- June started the cooling season the 2nd hottest the nation has seen since 1950
- NG storage levels trailing both one year ago and 5 year levels. Shortfall may exist into winter
- Looking at historical storage level fundamentals based on the current deficit NG prices could be around $3.75 /MMBTU- $4.00/MMBTU. Strong natural gas production has helped keep prices down
- Beginning next winter with a storage deficit is very bullish on winter prices
- Use of natural gas in power generation is up 14% over a year ago and could increase if hot weather continues and NG prices stay lower than the price equivalent of coal
- LNG exports are up 62% from a year ago and can grow another 4X in the next two years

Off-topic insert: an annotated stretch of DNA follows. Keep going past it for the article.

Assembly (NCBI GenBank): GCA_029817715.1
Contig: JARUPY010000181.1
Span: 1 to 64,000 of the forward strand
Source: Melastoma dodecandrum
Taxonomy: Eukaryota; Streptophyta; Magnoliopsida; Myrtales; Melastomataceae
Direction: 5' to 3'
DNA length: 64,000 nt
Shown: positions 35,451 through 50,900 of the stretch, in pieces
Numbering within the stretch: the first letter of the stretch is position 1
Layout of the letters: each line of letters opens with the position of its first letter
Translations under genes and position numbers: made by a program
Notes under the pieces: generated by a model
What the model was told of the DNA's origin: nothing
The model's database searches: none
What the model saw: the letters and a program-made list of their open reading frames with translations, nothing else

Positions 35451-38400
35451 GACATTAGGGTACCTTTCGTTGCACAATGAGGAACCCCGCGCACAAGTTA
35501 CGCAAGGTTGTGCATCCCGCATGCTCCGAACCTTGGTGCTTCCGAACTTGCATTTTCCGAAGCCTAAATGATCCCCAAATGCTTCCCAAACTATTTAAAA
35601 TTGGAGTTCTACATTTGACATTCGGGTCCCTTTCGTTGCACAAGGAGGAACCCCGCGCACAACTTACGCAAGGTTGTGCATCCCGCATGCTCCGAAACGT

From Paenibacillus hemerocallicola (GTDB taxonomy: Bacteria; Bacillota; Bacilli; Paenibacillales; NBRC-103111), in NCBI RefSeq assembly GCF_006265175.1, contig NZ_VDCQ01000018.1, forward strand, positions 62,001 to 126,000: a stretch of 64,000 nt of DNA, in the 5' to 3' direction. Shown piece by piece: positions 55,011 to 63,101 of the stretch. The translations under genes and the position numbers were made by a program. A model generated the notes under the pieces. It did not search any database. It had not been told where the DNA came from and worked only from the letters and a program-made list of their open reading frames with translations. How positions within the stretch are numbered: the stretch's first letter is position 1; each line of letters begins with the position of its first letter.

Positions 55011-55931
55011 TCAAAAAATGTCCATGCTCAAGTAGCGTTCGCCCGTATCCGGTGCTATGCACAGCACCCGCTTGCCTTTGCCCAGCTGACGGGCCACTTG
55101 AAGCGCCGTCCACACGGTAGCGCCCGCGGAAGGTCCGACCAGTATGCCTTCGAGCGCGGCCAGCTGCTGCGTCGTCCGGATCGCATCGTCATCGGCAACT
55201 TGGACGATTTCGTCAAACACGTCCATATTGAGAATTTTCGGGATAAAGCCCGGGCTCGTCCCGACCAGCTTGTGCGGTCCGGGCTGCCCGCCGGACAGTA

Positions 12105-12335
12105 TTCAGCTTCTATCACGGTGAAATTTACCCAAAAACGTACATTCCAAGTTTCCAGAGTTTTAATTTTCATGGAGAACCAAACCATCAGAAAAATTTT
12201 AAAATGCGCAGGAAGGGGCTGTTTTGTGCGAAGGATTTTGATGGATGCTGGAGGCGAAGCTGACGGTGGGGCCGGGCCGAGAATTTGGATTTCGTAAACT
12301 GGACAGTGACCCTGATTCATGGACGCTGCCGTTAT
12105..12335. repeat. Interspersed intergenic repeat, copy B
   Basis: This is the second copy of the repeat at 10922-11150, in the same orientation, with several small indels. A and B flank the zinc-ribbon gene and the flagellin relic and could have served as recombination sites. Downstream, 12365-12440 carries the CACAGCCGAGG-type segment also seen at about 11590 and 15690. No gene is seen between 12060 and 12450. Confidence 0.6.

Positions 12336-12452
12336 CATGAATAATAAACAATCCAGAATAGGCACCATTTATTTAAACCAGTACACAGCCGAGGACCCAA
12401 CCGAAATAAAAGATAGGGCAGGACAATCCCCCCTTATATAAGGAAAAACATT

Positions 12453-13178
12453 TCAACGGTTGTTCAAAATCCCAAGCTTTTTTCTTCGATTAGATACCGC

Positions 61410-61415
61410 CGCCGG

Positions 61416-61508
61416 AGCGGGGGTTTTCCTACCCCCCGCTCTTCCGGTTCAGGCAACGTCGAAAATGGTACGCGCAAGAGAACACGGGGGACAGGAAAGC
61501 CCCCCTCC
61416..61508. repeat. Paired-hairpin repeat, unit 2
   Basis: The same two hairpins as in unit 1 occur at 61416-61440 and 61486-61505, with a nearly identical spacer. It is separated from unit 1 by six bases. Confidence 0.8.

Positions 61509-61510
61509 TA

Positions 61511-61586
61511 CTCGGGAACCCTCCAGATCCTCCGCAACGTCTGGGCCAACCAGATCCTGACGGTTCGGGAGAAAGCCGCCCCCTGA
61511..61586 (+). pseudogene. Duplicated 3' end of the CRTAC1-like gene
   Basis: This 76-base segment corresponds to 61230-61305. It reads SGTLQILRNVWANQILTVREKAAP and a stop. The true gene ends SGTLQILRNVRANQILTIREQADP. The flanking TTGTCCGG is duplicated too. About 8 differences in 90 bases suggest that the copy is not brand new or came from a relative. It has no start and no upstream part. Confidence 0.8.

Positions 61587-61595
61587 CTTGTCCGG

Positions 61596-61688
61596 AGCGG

Natural gas production peaked in early May and stalled. Natural gas storage is running at a deficit and may not get completely filled by next winter. Natural gas use in the making of electric is running above levels a year ago and could increase further if A. the weather stays hot and B. the cost equivalent for coal stays higher priced. U.S. LNG exports is up 62% from a year ago and will soon have the capacity to grow another 4X above current levels over the next two years. This has been the second hottest June since 1950 in the U.S. The Midwest is looking for the next two weeks to be above normal or much above normal. All of this adds up to a lot of bullish signals. The only bearish signal that might happen is a cooler than normal August. A lot of our clients have been proactive and have fixed electric and natural gas rates 2-4 years into the future. Others are cautiously waiting for a price dip that may or may not occur or are just too busy right now. Please feel free to contact us to discuss your electric and natural gas price options for the next 1-4 years.